Explore our projects below to find out how we are addressing some of the key challenges in forensic science.

Future of Forensic DNA Analysis

We are addressing some of the main difficulties of DNA analysis in forensic science by finding new ways of analysing samples with multiple contributors. When samples are collected at a crime scene and sent for analysis, a complex mix of DNA sequences can be detected; for example if the sample was collected from a bag, multiple people may have touched the bag and the sample can contain DNA from all those individuals....

Future of Forensic DNA Analysis

Better Data in Forensic Science

Forensic science research data has been generated for decades, both in forensic science laboratories and by academic researchers, but much of the raw data is inaccessible or lost.  Traditionally within forensic science there has been little or no culture of sharing or preservation of research data and what data exists is spread across many sources with little organization, centralization or accessibility. Part of the vision of the Leverhulme Research Centre for Forensic Science (LRCFS) is to provide the leadership, organization and funding needed to develop centralized data pools derived from existing data resources.  As far as possible, these data pools will be made openly accessible and freely available across the practitioner and researcher communities to the benefit of all who work in the...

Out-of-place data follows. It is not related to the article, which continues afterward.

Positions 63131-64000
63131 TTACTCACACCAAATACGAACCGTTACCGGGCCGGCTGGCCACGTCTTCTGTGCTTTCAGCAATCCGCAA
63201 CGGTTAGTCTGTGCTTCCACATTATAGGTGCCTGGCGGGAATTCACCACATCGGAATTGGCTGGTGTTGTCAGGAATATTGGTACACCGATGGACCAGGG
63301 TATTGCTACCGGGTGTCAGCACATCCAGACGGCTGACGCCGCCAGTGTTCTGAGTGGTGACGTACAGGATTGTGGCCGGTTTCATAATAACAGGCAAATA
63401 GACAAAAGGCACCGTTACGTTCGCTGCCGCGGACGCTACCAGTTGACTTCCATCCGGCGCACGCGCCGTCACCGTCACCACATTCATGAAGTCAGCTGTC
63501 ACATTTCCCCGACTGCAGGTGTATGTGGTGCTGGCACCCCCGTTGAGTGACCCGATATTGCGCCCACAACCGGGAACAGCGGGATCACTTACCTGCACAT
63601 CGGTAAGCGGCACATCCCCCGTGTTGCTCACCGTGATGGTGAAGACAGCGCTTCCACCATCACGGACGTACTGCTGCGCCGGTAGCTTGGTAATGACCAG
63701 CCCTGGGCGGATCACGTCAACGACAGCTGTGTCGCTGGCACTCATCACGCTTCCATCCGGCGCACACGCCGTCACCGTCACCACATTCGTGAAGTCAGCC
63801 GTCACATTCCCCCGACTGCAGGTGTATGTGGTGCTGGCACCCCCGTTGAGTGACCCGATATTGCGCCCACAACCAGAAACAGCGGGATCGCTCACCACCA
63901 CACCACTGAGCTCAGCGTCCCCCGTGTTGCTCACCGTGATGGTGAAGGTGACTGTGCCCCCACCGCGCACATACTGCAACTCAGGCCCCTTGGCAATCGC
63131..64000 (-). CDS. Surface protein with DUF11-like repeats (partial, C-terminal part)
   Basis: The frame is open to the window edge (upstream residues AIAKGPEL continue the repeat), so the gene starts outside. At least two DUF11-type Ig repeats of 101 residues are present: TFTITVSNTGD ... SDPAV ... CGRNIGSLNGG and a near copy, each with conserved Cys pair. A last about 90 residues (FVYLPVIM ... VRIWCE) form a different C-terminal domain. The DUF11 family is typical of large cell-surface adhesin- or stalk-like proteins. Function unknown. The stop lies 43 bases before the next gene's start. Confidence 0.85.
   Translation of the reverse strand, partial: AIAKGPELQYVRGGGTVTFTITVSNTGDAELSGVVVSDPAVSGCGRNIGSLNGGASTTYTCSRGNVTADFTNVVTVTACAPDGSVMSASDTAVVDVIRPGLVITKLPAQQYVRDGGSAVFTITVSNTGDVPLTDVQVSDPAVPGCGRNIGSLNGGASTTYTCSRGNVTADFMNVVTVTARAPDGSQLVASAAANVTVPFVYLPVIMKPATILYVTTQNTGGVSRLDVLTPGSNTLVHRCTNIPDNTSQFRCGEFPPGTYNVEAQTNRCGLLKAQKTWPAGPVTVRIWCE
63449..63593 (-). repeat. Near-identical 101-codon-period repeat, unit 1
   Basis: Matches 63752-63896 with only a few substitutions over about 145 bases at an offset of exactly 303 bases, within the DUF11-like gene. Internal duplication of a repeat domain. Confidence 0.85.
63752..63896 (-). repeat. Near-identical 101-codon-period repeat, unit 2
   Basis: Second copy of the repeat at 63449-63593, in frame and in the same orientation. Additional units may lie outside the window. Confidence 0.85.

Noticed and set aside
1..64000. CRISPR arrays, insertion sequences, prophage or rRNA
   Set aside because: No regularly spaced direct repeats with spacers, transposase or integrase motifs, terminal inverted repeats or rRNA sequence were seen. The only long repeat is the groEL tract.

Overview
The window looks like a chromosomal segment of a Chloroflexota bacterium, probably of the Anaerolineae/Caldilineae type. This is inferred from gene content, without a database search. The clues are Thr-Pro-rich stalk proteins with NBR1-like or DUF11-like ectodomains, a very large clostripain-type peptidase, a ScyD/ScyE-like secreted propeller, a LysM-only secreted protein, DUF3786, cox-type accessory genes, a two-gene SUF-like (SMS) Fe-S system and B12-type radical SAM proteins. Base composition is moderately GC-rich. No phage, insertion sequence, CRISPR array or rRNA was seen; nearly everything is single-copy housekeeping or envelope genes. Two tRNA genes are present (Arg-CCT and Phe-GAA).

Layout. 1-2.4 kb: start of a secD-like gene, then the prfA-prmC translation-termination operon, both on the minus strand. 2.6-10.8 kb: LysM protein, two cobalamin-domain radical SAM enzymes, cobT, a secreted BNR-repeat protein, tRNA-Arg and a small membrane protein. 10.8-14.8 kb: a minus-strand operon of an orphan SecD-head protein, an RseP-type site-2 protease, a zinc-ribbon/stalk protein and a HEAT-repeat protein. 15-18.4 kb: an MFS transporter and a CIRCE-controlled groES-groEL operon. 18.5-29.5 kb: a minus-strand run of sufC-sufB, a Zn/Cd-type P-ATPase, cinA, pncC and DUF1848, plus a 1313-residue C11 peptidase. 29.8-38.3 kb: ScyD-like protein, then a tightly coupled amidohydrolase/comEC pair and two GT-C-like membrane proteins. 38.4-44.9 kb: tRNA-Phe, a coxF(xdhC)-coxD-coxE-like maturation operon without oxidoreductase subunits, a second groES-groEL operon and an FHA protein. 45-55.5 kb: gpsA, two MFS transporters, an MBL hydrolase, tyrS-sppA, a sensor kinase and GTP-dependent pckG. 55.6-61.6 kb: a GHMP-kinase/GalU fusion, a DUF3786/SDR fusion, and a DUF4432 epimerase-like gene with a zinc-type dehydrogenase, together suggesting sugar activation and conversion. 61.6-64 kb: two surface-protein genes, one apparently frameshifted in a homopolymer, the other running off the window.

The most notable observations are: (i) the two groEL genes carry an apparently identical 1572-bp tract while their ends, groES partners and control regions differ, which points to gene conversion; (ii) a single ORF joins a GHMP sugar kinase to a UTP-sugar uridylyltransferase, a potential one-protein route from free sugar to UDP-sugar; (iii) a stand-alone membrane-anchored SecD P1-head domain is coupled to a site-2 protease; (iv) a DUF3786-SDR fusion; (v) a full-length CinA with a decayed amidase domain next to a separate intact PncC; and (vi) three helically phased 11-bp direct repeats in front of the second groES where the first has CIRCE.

Better Data in Forensic Science

Enhancing the detection of illicit drugs, explosives and bodily fluids

We are creating new ways for law enforcement and forensic scientists to detect illicit drugs, explosives and bodily fluids at the scene using simple tests.  ...

Enhancing the detection of illicit drugs, explosives and bodily fluids

Benchmarking complex DNA mixture analysis software

There are multiple analysis programs designed to make sense of complex DNA mixtures encountered as part of criminal investigations. We are attempting to find out the strengths and weaknesses of the different programs....

Benchmarking complex DNA mixture analysis software

Machine learning and feature extract of DNA profiles

Analysing DNA profiles from crime scenes is a manual process requiring input from a Forensic Investigator before it is put through analysis software to identify potential suspects. We are developing an artificial intelligence or ‘AI’ method to aid the processing of DNA profiles ensuring consistency and reducing variability....

Machine learning and feature extract of DNA profiles

The transfer and persistence of evidence

We are creating and testing methods to detect how materials are transferred from places to people, or from people to people and how long materials can last in the environment once they have transferred. Methods have developed collaboratively by scientists at the LRCFS and over 50 academics from multiple disciplines and the judiciary.  The resultant experimental design were refined in collaboration with academics from six UK institutions and prototyped in four of these institutions....